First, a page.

Central banks and markets have no rest

  • Markets are forced monetary tightening in the United States, slowing very moderate inflation, wars and sanctions in Ukraine and the consequences in terms of raw material prices, as well as health conditions in China. Unfortunately, these difficult situations are expected to continue in the short term.
  • Europe’s energy prices are still very high, fearing that Russian authorities will stop selling gas to countries other than Poland and Bulgaria and talk between EU countries to impose an embargo on Russian oil by the end of the year. ..
  • China’s PMI fell more than expected in April, reaching its second historic low since February 2020 (46.0pt in compound indicators), confirming a sharp reduction in activity by Covid. The outlook remains negative in the short term as Shanghai is still regulated and has spread to Beijing. That said, the Politburo (China’s highest governing body) has announced more aggressive policies that will maintain economic goals, limit systemic risk, and allow a significant re-acceleration of the economy once it recovers. did. The epidemic has been suppressed.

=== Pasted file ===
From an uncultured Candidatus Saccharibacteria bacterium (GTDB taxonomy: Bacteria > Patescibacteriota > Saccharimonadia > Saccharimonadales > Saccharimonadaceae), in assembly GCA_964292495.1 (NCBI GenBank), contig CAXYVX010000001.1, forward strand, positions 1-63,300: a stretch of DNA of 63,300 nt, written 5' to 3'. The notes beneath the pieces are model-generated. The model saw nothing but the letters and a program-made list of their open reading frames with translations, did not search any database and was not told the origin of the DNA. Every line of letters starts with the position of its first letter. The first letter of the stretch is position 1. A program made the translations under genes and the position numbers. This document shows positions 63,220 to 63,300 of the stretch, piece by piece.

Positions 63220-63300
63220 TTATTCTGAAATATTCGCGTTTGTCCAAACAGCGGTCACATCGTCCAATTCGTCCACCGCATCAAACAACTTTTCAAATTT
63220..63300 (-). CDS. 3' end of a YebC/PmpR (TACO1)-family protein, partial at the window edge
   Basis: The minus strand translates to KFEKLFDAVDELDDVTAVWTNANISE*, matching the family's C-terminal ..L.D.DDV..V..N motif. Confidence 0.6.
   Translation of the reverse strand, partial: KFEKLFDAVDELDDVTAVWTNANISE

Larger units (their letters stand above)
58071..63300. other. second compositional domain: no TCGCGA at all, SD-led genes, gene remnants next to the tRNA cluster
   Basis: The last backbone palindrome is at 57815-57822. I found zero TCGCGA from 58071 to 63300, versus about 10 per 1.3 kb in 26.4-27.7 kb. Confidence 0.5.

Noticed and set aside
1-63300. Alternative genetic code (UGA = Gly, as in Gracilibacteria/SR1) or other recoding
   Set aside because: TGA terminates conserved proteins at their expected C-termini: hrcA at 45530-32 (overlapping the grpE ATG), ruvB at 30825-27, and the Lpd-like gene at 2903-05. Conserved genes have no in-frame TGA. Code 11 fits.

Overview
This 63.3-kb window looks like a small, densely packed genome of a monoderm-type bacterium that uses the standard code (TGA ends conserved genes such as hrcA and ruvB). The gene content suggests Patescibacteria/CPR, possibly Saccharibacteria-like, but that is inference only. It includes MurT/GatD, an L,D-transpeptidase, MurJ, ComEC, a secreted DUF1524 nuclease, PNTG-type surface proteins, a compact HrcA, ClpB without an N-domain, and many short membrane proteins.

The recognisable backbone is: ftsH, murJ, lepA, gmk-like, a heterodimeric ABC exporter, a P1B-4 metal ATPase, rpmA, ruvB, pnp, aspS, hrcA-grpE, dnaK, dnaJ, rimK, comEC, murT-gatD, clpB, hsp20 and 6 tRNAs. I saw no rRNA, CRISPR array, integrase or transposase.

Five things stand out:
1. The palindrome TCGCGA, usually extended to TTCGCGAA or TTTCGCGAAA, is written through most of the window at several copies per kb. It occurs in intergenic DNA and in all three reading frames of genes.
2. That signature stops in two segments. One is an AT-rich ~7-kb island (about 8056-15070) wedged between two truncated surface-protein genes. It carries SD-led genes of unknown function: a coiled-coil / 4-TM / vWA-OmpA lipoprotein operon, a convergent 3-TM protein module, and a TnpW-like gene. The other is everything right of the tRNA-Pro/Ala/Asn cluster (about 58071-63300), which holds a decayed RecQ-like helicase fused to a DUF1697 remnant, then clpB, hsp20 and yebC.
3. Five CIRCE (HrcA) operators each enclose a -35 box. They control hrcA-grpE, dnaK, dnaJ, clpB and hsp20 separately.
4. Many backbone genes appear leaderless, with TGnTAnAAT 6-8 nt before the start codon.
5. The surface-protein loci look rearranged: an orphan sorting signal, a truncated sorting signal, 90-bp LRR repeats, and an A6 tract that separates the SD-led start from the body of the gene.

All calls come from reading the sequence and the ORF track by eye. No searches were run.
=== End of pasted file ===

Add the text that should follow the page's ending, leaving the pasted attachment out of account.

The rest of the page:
• Eurozone GDP growth slowed in the first quarter, but remained positive (+ 0.2%), as expected. At the same time, inflation in April remains very high (7.5%), despite the small bullish base effect on energy. Core inflation (that is, excluding energy and food) is 3.5% higher than expected. This indicates that inflation could persist and the ECB could raise interest rates as early as July (as opposed to September in the central scenario).
  • In the United States, the Fed needs to continue compulsory monetary tightening, despite the shrinking GDP in the first quarter and perhaps signs of peak inflation in the first quarter. Indeed, domestic demand remains strong and the underlying consumer price index (the Fed’s recommended inflation index) remains very high at 5.2%. Finally, labor costs could accelerate further to 4.5% year-on-year in the first quarter, reaching record highs for more than 20 years, raising the risk of a price-wage loop. Under these circumstances, the Fed needs to adopt the strongest monetary tightening measures since the 1990s this week (announcement of a 50bp rate hike and the start of a balance sheet contraction).